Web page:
When We Were Young

Each moment was thick,
pearled into droplets,

not yet thinned.
The clink of dishes. The rustle

of hymnal pages turning. Dust motes
hovering in a sunbeam. The back door opening

and opening. A shower of crabapple petals
falling. The first time I shaved my legs

and pressed a Lego to my skin.
A clutch of girls at the mall.

The scent of cinnamon buns
and perfume. We no longer remember

their maiden names. Now,
there is bric-a-brac, wainscoting,

soffits and baseboards, granite
countertops, vinyl siding.

Now, there’s an ice shelf over the eves,
A sluice of snowmelt rushing above us. I cradle

my newest child,
still in shock at her lightness

The Things We Have Survived

My love, in all our years together
how many times did the world end?
We measured the years in popes,
presidents, every apocalypse,
every unveiling, the authorities trembling,
high water, hell, all the impossible things.
We woke up in the future
And the world is stranger now,
every line defined,
the leaves rimmed with sunlight.
Today I learned “apocalypse” means “unveiling.”
Today I learned the end is not the end

Today I pulled the curtains back
and let the light in.

Grown
That last night, as you lay in bed,
re-learning every corner of your childhood
bedroom, the old dolls bent and silent,

the ceiling cracks etched like a map,
headlights flashed past your window
and a rectangle of light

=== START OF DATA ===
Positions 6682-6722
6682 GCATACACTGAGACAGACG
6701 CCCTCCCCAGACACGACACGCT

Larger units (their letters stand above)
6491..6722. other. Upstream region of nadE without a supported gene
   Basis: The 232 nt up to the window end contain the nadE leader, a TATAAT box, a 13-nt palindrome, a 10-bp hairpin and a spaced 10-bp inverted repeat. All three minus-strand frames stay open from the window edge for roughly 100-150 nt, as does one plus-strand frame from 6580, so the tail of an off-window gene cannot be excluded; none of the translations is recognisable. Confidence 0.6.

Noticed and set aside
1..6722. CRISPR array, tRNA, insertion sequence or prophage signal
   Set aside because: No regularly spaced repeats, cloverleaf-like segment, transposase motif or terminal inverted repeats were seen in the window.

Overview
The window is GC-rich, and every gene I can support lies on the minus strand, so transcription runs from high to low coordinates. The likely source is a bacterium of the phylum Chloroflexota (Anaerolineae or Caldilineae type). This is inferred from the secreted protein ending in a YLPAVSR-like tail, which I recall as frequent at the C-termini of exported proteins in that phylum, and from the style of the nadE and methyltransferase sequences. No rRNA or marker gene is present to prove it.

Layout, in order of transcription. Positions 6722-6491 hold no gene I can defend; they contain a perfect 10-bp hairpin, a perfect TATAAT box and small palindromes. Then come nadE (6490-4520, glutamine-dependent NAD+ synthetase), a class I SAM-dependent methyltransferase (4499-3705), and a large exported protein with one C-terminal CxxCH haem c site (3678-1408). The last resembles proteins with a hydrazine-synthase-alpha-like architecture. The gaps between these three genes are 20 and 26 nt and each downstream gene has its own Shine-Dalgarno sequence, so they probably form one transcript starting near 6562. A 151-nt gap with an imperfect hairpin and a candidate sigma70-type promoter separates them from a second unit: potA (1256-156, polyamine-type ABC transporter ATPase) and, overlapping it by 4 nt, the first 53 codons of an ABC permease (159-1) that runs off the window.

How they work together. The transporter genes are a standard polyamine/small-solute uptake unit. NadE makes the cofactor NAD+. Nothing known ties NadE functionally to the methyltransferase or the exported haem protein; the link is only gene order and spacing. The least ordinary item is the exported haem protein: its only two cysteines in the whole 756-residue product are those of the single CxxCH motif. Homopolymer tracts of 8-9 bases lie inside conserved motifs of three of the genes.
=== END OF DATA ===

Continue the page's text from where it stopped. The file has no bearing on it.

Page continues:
skimmed your wall one last time.
The packed boxes cast looming shadows
on the blue cornflower wallpaper

as the light anointed them
like the hand of a priest
baptizing a child, or blessing soldiers
before battle. In the morning
you left home, and were born again
into real life, the throng of the city,
the crush of the highway,
The authorities scheming in the citadel,
the preachers thundering,
your newborn’s first piercing cry,
your wan reflection in the polished surface
of the boardroom conference table.

Sarah DeCorla-Souza’s poetry has appeared in Pensive, Innisfree, JMWW, Conte, and other journals. She lives in Alexandria, VA with her husband and four children, where she works as a graphic designer. She is also an Associate Editor for the literary magazine Dappled Things.


By Phil Nash from Wikimedia Commons CC BY-SA 4.0 & GFDLViews, Attribution, via Wikimedia Commons

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